Thursday, August 11, 2016

Percolating Poetry--QM

'Chaos Theory' '04 by Queena Yoder
I'm writing a poem, wrestling with the thing, begging it to ripen into something grand.

I want to pour my poem into people's cups like rich coffee, dark and bitter, a kind of legal drug that will keep them up all night. I want to give them the gift of Poincaré's coffee, drunk before the magical night about which he said "ideas rose in crowds; I felt them collide until pairs interlocked, so to speak, making a stable combination." With that shot of caffeine he saw order condense out of chaos (page 192) and--if only I could pull the words together--I think that's the kind of poem I'm writing.

Right now I fear the order will never come, that my poem will betray me, and that polite readers will surreptitiously toss even more than the dregs into the bushes. Or worse, I'm afraid that I won't be willing to pour out the rawness and ache I've brewed.

I need to finish this poem.


(In lieu of my own unfinished poem, here is a gem I found on page 196 of the book cited above.)

The Writer

In her room at the prow of the house
Where light breaks, and the windows are tossed with linden,
My daughter is writing a story.

I pause in the stairwell, hearing
From her shut door a commotion of typewriter-keys
Like a chain hauled over a gunwale.

Young as she is, the stuff
Of her life is a great cargo, and some of it heavy:
I wish her a lucky passage.

But now it is she who pauses,
As if to reject my thought and its easy figure.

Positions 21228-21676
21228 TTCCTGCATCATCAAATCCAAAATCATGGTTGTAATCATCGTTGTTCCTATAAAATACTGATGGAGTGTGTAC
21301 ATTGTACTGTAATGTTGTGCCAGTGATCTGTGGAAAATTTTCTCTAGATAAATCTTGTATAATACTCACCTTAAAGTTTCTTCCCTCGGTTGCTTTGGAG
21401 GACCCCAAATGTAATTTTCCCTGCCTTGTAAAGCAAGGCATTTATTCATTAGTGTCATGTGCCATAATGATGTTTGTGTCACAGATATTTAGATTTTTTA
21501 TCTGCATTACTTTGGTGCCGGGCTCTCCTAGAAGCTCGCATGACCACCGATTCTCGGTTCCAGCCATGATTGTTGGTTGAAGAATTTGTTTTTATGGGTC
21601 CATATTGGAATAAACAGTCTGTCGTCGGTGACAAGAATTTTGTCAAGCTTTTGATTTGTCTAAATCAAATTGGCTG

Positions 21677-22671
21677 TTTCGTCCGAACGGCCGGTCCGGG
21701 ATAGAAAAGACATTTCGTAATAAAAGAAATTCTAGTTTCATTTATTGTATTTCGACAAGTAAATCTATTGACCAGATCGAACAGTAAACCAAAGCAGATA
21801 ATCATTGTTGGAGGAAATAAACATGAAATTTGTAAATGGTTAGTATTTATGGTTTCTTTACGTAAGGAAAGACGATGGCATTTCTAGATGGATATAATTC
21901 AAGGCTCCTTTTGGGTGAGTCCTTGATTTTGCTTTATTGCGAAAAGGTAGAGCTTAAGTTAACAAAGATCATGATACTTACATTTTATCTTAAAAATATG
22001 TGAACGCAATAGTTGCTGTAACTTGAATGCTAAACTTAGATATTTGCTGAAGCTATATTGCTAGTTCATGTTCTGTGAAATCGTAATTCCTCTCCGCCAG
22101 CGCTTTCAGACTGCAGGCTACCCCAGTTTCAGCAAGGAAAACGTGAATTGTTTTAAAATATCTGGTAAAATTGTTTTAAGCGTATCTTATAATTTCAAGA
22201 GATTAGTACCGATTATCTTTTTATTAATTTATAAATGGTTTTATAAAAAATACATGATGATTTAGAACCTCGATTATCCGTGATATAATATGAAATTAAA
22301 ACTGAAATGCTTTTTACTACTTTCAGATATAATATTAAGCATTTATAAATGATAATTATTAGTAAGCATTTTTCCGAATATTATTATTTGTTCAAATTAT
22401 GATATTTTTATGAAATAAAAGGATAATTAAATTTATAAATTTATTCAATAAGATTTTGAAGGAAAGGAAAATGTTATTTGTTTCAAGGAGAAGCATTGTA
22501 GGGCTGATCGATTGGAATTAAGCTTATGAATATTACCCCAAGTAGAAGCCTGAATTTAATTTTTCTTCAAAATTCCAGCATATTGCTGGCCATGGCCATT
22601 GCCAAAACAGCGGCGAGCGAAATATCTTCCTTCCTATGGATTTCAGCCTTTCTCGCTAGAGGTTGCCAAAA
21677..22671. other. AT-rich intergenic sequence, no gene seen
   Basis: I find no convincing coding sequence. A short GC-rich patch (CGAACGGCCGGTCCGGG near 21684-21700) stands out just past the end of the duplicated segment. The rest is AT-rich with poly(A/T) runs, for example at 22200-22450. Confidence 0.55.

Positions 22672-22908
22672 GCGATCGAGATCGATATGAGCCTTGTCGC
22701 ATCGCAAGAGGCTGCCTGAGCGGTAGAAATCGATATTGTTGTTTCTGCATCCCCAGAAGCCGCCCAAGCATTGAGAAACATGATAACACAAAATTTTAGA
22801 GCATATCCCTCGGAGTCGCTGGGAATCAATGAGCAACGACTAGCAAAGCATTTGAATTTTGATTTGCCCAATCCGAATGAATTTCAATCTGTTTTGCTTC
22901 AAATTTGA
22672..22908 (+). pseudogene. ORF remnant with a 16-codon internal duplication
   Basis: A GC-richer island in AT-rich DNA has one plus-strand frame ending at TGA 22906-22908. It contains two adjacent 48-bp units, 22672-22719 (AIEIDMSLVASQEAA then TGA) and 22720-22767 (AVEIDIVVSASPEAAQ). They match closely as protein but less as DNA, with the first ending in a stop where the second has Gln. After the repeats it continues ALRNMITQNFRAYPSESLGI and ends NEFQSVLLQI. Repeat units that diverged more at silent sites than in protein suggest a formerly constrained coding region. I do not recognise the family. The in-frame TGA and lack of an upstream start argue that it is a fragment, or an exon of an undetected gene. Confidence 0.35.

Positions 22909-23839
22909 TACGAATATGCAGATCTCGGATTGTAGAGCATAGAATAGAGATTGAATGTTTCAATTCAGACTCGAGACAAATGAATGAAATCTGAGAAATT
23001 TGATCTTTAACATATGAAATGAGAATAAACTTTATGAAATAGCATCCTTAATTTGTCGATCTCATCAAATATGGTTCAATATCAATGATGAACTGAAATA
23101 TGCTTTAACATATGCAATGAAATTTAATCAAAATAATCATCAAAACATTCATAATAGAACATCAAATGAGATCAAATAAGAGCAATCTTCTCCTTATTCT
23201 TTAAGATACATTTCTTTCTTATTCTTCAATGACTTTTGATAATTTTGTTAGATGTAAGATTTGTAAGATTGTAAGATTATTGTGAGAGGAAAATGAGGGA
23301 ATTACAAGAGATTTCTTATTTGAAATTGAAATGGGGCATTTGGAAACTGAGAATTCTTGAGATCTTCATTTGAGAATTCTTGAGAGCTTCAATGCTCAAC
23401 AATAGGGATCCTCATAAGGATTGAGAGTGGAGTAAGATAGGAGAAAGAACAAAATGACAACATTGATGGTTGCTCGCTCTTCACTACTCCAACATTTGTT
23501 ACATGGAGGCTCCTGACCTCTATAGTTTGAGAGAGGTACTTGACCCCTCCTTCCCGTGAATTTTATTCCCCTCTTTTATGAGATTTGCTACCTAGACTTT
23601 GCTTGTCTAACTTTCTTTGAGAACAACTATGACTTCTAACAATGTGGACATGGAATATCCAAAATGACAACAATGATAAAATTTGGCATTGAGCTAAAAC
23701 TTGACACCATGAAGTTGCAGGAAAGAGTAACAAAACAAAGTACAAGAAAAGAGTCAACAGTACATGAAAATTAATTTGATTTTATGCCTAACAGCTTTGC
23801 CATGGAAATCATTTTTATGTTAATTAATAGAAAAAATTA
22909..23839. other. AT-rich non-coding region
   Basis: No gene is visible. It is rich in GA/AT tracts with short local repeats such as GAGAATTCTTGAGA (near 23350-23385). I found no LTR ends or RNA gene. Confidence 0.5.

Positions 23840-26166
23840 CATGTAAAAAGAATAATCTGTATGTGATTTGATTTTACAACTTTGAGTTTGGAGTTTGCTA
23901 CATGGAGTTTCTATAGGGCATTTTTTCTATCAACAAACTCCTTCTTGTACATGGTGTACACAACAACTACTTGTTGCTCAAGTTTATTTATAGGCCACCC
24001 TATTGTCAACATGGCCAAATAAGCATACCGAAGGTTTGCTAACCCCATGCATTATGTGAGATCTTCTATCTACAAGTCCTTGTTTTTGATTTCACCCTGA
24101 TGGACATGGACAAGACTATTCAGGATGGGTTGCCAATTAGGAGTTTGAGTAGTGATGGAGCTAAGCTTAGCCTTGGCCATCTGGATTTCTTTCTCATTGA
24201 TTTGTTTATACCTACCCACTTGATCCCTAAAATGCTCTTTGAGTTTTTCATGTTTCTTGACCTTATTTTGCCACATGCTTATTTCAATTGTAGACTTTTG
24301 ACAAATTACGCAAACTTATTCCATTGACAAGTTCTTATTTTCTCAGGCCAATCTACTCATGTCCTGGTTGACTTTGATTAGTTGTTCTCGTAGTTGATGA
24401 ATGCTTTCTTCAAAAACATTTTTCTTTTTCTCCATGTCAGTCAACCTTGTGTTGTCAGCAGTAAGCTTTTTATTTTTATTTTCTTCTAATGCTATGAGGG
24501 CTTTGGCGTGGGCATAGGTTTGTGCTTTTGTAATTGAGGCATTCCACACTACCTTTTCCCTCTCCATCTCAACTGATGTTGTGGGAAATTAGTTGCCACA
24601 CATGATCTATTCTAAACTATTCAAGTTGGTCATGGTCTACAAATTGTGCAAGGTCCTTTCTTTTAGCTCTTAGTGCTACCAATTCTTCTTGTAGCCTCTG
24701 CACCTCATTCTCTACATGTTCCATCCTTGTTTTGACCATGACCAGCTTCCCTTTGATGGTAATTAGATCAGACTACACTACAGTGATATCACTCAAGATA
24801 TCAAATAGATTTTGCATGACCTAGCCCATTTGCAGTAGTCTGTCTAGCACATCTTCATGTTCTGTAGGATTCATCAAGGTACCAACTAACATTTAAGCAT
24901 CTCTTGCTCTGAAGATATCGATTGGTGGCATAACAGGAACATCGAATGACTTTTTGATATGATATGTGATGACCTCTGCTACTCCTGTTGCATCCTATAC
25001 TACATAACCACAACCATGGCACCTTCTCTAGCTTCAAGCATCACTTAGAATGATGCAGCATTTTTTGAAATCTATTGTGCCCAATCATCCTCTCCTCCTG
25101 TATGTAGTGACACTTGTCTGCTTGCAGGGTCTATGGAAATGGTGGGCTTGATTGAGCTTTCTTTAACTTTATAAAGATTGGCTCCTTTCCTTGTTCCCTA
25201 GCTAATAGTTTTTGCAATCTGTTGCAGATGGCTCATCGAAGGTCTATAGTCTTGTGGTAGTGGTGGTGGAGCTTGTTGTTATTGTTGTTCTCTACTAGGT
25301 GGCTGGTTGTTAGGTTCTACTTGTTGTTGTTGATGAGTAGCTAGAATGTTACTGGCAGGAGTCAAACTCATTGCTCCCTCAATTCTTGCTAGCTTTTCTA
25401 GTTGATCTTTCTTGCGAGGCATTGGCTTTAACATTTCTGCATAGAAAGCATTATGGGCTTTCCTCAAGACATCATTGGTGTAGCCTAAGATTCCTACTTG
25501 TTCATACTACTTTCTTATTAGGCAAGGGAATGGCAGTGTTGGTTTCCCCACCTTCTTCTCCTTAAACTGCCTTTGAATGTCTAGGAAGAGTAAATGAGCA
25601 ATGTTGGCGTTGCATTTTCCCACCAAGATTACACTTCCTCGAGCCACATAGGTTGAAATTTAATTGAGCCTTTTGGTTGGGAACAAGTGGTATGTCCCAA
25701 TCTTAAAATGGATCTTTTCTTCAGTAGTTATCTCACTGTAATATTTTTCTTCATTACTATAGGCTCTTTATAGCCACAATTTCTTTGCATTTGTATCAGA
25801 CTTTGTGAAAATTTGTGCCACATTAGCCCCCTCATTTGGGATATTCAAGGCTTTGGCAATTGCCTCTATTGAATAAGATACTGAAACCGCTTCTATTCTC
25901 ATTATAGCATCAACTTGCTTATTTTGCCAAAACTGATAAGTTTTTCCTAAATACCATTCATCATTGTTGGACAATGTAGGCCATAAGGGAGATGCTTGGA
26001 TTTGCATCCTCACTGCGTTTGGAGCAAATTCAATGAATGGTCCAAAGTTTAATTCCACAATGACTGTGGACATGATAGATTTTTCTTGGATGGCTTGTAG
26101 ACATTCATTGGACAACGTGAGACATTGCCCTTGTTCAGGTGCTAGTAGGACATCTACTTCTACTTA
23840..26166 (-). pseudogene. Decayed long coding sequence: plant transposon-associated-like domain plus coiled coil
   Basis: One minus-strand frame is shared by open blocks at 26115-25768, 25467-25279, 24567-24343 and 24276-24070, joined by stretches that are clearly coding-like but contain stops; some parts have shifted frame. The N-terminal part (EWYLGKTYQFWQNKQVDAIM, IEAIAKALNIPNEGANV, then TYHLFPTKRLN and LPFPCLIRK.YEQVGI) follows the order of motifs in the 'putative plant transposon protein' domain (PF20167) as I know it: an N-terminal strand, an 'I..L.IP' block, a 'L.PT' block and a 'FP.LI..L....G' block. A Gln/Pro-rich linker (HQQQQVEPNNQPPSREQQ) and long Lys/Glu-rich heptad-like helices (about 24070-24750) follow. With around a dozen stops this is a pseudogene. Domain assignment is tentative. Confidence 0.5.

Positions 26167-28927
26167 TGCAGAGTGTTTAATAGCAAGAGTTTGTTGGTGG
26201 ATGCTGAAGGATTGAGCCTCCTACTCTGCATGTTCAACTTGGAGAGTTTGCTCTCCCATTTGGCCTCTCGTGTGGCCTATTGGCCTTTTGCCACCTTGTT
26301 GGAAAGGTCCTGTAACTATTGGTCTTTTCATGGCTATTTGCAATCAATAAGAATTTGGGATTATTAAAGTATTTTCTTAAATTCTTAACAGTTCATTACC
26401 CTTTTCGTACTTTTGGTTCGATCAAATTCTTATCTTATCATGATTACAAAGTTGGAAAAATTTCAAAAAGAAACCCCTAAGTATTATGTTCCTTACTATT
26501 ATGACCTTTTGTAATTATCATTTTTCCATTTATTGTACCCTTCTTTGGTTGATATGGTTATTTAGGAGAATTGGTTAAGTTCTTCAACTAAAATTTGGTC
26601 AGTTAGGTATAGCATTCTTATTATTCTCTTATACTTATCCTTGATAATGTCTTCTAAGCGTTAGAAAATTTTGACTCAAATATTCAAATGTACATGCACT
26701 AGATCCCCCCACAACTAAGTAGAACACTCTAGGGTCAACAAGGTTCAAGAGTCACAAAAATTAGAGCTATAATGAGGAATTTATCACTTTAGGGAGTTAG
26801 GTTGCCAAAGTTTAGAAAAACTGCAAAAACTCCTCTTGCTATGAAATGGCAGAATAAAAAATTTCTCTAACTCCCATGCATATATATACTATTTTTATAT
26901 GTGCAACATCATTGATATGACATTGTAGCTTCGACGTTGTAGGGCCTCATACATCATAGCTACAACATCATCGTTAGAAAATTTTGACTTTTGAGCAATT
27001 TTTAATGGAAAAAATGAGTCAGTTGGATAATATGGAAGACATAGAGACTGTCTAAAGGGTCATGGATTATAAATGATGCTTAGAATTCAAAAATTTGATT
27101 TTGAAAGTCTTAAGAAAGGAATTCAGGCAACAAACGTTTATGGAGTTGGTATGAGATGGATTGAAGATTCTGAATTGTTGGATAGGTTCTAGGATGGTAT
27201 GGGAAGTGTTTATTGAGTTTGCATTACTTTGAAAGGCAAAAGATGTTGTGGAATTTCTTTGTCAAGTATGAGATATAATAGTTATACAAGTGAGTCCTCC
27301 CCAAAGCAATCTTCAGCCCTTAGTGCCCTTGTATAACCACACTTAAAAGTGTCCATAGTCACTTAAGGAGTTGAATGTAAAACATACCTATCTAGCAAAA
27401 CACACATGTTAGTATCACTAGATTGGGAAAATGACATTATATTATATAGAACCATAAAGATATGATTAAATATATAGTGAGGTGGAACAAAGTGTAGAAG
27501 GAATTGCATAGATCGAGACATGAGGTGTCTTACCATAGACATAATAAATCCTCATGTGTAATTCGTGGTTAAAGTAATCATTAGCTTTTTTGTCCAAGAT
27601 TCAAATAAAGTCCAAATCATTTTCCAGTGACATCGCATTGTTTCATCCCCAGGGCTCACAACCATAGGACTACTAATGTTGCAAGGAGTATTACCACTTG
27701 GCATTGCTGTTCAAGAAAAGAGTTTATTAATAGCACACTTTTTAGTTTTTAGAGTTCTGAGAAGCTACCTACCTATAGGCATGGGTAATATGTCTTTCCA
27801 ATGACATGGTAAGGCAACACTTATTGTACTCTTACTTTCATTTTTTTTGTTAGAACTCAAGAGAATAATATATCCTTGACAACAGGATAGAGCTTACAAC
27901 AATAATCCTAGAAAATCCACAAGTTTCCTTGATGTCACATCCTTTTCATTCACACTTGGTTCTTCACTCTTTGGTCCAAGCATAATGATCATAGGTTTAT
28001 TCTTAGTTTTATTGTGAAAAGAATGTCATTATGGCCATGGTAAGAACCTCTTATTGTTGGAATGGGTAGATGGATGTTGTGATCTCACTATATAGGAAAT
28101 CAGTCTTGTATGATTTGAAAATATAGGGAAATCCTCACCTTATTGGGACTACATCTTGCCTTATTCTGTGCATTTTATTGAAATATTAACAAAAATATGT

A stillness greatens, in which

The whole house seems to be thinking,
And then she is at it again with a bunched clamor
Of strokes, and again is silent.

I remember the dazed starling
Which was trapped in that very room, two years ago;
How we stole in, lifted a sash

And retreated, not to affright it;
And how for a helpless hour, through the crack of the door,
We watched the sleek, wild, dark

And iridescent creature
Batter against the brilliance, drop like a glove
To the hard floor, or the desk-top,

And wait then, humped and bloody,
For the wits to try it again; and how our spirits
Rose when, suddenly sure,

It lifted off from a chair-back, 
Beating a smooth course for the right window
And clearing the sill of the world.

It is always a matter, my darling,
Of life or death, as I had forgotten.  I wish
What I wished you before, but harder.
From New and Collected Poems, published by Harcourt Brace, 1988. Copyright © 1969 by Richard Wilbur. All rights reserved. Used with permission.

Briggs, John, and F. David Peat. Turbulent Mirror: An Illustrated Guide to Chaos Theory and the Science of Wholeness. Harper & Row, 1971.

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